The lessons from the performance compensation studies go beyond the relationship between firms and workers and can be extended to regulators and regulated firms. Menu regulation is an incentive mechanism that embeds the rationale of compensation on the basis of output in which regulated firms are offered a choice of regulatory contracts. The aim of menu regulation is to encourage firms to adopt a certain behaviour aligned with the regulator’s objectives, e.g. to promote more investment in innovation. Examples of menu regulation in mobile telephony in Europe can be found here and here, where regulators have proposed and implemented coverage obligations in spectrum auctions resulting in less expensive licenses for firms in exchange for wider mobile coverage.
But can performance compensation also help regulators to tackle under-investment in NGA? Some recent academic studies looking at the impact of access regulation on coverage suggests that the answer is positive. For example, Flacher and Jennequin (2014) compared different regulatory regimes in terms of geographic coverage and welfare levels and showed that coverage, number of users and social welfare will be highest with regulation of both infrastructure deployment and access price. Henriques (2011), Sauer (2012), and Henriques (2018) studied applications of menu regulation where the access price per consumer for an innovative service such as superfast broadband provided by a regulated firm is a function of its geographical coverage (indexation approach). This set of papers showed that, under certain conditions, the indexation approach can simultaneously induce the firms to set lower retail prices and lead to wider geographic coverage of innovative services and higher social welfare than a fixed access price. However, the latter study also acknowledged potential difficulties in the practical implementation of the indexation approach because, for example, of asymmetric information between regulator and regulated firms.
Bringing menu regulation to the table
Rate‐of‐return regulation was used in the US in the late 19th and much of the 20th century to regulate prices of utilities by setting price‐caps based on firms’ actual costs. It was primarily employed due to its long‐run sustainability and flexibility in response to changes in the firmsʹ conditions. However, Averch and Johnson (1962) suggested that a firm under rate-of-return regulation fails to minimize costs of production. This type of regulation was gradually replaced from the 1980s by “incentive regulation” where the regulator sets price-caps based on expected cost information, rather than on actual costs. Incentive regulation is employed nowadays in Australia, Europe, the US and some Latin American and Asian countries.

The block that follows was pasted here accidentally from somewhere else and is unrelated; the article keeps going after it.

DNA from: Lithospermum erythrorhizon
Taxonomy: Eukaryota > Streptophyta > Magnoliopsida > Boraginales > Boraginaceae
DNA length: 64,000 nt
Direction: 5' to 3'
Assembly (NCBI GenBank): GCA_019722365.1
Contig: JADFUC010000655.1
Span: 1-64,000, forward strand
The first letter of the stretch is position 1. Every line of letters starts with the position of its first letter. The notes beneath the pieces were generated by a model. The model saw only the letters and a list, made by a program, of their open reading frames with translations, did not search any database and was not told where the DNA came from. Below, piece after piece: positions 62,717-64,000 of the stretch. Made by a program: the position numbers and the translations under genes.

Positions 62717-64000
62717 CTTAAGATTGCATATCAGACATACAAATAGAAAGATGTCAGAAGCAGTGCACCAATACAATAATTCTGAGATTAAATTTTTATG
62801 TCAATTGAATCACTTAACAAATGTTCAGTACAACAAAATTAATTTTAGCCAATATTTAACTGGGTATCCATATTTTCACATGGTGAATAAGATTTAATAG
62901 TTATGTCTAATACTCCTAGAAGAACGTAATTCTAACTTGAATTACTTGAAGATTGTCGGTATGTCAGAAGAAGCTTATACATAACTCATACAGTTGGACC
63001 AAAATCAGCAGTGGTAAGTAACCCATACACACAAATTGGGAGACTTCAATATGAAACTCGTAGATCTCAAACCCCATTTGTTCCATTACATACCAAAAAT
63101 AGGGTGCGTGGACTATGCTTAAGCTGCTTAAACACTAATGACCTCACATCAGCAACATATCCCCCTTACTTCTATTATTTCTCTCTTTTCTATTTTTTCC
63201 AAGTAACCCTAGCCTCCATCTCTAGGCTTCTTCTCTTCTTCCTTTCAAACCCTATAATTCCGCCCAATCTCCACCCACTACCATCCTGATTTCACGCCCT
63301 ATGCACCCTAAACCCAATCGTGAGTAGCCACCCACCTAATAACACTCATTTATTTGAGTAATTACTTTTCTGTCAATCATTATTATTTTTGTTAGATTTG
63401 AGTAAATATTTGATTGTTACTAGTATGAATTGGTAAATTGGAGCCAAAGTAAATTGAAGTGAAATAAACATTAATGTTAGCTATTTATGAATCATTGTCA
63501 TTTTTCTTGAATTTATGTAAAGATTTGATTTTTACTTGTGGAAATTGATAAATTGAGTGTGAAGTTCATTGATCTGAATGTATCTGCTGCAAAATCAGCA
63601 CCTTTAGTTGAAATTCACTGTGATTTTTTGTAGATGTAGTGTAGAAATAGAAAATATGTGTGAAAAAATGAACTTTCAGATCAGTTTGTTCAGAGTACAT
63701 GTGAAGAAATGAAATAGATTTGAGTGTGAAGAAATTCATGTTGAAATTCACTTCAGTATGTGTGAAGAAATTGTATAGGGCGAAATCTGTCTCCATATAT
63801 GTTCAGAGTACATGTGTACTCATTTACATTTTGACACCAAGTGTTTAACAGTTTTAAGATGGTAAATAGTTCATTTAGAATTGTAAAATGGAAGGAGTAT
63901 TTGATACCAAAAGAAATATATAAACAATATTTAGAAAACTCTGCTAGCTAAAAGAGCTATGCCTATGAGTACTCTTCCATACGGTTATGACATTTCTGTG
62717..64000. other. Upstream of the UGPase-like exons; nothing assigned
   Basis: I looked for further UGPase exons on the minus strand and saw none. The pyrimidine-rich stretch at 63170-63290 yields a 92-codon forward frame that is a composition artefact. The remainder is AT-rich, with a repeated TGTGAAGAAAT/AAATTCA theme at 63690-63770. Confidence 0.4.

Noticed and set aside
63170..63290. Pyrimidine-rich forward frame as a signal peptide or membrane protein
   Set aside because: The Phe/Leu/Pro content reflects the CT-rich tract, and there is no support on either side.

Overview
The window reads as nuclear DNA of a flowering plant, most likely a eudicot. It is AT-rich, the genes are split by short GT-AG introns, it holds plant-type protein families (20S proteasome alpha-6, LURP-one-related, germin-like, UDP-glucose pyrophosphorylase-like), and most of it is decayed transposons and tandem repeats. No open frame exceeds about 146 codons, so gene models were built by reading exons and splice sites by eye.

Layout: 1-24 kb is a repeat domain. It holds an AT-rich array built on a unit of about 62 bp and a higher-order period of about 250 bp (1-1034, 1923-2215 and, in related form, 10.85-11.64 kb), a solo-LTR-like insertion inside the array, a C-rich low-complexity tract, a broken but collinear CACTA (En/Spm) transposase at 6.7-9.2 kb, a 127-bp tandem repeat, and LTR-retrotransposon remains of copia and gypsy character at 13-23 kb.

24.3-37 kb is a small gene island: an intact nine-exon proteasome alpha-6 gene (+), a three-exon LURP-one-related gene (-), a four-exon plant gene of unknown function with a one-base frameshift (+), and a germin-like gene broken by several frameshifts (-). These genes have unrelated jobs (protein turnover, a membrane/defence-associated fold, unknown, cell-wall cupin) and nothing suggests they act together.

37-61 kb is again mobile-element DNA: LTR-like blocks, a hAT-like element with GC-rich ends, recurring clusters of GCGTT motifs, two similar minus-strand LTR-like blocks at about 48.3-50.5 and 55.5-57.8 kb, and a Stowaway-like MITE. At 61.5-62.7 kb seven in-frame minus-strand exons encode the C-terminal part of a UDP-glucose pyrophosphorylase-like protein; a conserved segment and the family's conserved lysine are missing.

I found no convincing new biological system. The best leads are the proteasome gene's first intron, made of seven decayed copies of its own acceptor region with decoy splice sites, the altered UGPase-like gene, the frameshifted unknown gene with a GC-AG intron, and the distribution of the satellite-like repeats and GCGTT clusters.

Switching from copper to fibre-based networks has raised challenges likely to persist in the years to come, and menu regulation for fibre-based networks is a potential tool of interest for many regulators across the globe. The availability of information on regulated firms’ expected costs made incentive regulation possible. The development of new technologies such as artificial intelligence combined with the widespread availability of data may diminish the information asymmetry between regulator and regulated firms. There is, thus, hope that new technologies can bring menu regulation and other sophisticated regulatory tools as real options to the table of decision-makers.
The analyses, opinions and findings in this article represent the views of the author and should not be interpreted as an official position of the LSE Media Policy Project blog, nor of the author’s institutions of affiliation.